The media has strangely been silent regarding DNC deputy chair Keith Ellison and the domestic violence allegations leveled at him by ex-girlfriend Karen Monahan, even as they obsess over the allegation roiling Brett Kavanaugh’s confirmation process. Local media in Minnesota have barely touched the subject over the past month as Ellison competes to win the top law-enforcement job in the state against Republican Doug Wardlow. Right now, the Minneapolis Star-Tribune poll puts Ellison only barely ahead, 41-36, a low level of support in a fairly blue state:

Those aren’t terrific numbers for Ellison in a DFL-dominated state. Some of the other demos look promising for Wardlow, especially in outstate Minnesota, where Ellison’s radical politics isn’t ever going to play well. Wardlow already leads in the Twin Cities suburban counties 40/35, and Ellison is only getting 52% of the vote in the core cities — a surprisingly weak showing so far.

But that’s not the big takeaway, as Mediaite pointed out last night. The poll asked respondents about the domestic violence allegations against Ellison, and the results are underwhelming. For Democrats who demand “believe the woman!” in the Brett Kavanaugh confirmation fight, precious few of them seem prepared to give Monahan the benefit of the doubt — five percent, in fact:

However, the poll asks voters about their views on the abuse allegation made against Ellison by his ex-girlfiend, Karen Monahan.

When asked, “Do you believe her allegation, or not?” 21% of voters say they believe her while 22% say they don’t. 57% of likely voters say they aren’t sure.

But when that question is broken down by party, the numbers take sharp turns.

42% of Republicans say they believe Monahan while 15% don’t and 43% aren’t sure. Among Democrats, only 5% believe his accuser while 30% dismiss the allegation. 65% of Democrats aren’t sure. There’s nearly an even amount of Independent voters who believe or don’t believe Monahan (20%-19%) while 61% are uncertain.

Give the Strib credit for polling on the Ellison allegations, given their near-blackout on the story since late August. Until late Wednesday night, in fact, the only coverage the Strib gave Monahan was a single mention in an article two weeks ago extolling Ellison’s political resilience to bounce back from adversity. Their Thursday edition yesterday reported on Monahan’s publication of contemporaneous medical records in which she told her doctor about Ellison’s assault — a story that didn’t come during the survey period, of course.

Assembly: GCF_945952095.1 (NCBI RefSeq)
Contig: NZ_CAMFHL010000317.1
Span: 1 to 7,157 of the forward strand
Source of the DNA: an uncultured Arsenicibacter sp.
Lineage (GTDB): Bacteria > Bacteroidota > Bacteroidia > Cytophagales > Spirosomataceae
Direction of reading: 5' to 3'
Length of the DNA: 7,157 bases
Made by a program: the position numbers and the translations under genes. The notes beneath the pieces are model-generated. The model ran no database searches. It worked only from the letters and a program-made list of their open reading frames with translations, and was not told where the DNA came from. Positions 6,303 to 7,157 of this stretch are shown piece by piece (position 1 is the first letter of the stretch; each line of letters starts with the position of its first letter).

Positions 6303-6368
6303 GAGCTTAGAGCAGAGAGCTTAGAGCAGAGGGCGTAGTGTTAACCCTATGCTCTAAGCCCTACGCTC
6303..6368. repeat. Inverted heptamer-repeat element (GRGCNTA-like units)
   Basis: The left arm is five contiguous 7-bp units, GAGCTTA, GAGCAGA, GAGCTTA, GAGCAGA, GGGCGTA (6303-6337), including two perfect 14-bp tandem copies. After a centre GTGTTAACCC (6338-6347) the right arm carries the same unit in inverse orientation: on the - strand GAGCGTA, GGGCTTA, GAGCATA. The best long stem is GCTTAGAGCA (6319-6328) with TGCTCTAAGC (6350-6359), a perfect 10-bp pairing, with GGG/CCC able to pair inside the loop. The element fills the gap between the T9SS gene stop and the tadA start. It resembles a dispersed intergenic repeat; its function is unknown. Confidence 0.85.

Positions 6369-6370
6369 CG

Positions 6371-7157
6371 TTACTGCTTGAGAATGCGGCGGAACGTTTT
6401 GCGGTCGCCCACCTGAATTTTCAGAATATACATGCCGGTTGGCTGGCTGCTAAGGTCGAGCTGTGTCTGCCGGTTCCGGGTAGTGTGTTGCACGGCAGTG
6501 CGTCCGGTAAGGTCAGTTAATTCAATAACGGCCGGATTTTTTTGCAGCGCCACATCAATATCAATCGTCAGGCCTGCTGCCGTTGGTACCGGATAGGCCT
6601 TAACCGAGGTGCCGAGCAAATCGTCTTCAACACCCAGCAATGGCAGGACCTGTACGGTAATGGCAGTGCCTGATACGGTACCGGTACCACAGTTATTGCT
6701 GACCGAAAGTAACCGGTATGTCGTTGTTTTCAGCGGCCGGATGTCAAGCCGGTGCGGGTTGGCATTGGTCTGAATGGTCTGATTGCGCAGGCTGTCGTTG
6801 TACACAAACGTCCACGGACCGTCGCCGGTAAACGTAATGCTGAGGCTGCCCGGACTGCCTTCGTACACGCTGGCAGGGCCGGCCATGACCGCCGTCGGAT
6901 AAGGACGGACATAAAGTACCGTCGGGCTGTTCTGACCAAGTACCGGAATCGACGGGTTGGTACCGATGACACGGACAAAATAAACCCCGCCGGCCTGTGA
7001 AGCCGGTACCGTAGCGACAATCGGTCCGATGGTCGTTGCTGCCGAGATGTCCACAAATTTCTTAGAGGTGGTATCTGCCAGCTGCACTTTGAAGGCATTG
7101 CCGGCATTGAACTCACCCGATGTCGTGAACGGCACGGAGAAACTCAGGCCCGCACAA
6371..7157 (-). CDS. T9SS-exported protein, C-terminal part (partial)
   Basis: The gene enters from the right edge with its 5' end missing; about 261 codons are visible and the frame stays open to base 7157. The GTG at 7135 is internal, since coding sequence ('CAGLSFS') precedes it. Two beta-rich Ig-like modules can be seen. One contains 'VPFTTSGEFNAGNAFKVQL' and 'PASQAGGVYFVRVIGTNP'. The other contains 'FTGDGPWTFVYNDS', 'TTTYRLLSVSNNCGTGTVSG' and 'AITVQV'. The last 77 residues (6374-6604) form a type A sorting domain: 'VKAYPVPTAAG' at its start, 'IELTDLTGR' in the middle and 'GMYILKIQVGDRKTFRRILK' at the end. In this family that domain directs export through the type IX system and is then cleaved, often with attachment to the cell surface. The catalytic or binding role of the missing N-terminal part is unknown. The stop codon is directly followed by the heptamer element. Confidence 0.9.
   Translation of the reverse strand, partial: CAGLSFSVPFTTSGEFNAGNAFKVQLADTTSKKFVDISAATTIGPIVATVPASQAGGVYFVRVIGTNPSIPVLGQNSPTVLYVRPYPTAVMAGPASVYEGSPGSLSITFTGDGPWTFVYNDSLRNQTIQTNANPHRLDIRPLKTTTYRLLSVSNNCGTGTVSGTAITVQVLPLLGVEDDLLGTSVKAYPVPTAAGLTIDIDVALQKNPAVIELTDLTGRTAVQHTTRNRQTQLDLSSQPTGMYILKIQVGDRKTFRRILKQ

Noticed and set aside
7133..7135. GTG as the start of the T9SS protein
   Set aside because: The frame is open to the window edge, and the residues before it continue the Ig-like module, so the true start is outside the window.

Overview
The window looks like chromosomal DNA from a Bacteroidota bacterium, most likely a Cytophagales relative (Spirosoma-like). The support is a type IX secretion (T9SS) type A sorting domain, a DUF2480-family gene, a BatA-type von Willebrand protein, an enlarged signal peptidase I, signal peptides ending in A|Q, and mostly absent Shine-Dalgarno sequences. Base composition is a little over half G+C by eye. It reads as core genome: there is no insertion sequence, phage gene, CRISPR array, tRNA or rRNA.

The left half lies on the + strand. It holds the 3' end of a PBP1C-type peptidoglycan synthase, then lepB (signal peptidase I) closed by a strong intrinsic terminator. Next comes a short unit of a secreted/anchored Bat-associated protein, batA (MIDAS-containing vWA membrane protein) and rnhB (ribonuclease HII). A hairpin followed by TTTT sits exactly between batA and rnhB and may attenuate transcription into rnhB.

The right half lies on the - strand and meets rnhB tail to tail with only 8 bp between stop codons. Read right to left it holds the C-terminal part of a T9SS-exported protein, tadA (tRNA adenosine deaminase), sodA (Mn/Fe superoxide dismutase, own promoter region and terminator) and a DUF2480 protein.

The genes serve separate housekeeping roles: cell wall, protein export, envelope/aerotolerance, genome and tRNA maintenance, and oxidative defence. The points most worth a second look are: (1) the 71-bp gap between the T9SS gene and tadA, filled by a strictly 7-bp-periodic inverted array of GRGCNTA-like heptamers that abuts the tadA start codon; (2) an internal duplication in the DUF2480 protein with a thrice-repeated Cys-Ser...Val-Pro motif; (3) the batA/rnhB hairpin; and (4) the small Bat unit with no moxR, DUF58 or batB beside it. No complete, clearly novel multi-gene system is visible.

For a party which has assumed the “believe the woman” mantle, Democrats seem rather reluctant to do so when it impacts their own candidates — at least during election season. The same Democrats who called for Al Franken’s resignation have gone entirely silent when it comes to their party’s deputy chair. Both the DFL and the DNC claimed to have started investigations into Monahan’s charges, as well as a 2005 911 call from then-girlfriend Amy Alexander alleging domestic violence from Ellison. Neither have issued a word since — and the media at both the national and local levels have not lifted a finger to press them for answers.

The “believe the woman” standard is dangerous anyway, at least in terms of due process and burden of proof. However, there is much more contemporaneous corroboration in Monahan’s claim than there is for Christine Blasey Ford’s, plus documentation of an independent previous complaint of the same behavior. In other words, while it may not yet be conclusive, there’s more to believe here than there is with Brett Kavanaugh, and yet Democrats seem happy to let Ellison skate. The hypocrisy here is stunning.

Update: Chris Cillizza did cover this today for CNN in a story that went up as I was writing the post. He notes that the story “went dormant for a few weeks,” but that CNN was working on the story before Monahan’s son took it public:

CNN was in the process of reporting the story when Monahan’s son went public with the allegations. CNN has asked to view the video, but Monahan said she misplaced it when moving and provided no other evidence to corroborate her story at the time.

The story went dormant for a few weeks — although Ellison had promised to “talk more about it in the coming days.” That all changed earlier this week, when Karen Monahan began to tweet again about the allegations.

“Went dormant” is an oddly passive phrase. It went dormant because the media stopped asking about it. They dropped the story about a member of the House of Representatives and the #2 official in the Democratic Party.

Hopefully, Cillizza is more on point in his conclusion:

It’s hard to see how Ellison can continue to say nothing — or refer reporters back to his initial statement in August — in light of Monahan’s tweets this week, the ongoing uncertainty within the Minnesota electorate and his tenuous position in the AG race. What’s clear is that neither Monahan nor this story is going to go away between now and November 6. Which means for the good of the Minnesota voters — and for Ellison’s political career — silence in the face of these accusations probably isn’t going to cut it.

It will if the media lets it go dormant again.

Update: In case anyone misses the point, search the Strib website for “Karen Monahan.” She has been mentioned only three times in the month of September, and two of those were yesterday — in the poll and about her tweets. The third time was the puff piece on Ellison which only mentioned Monahan once, and only in the context of Ellison having successfully moved past the allegation. And how did he manage that, I wonder?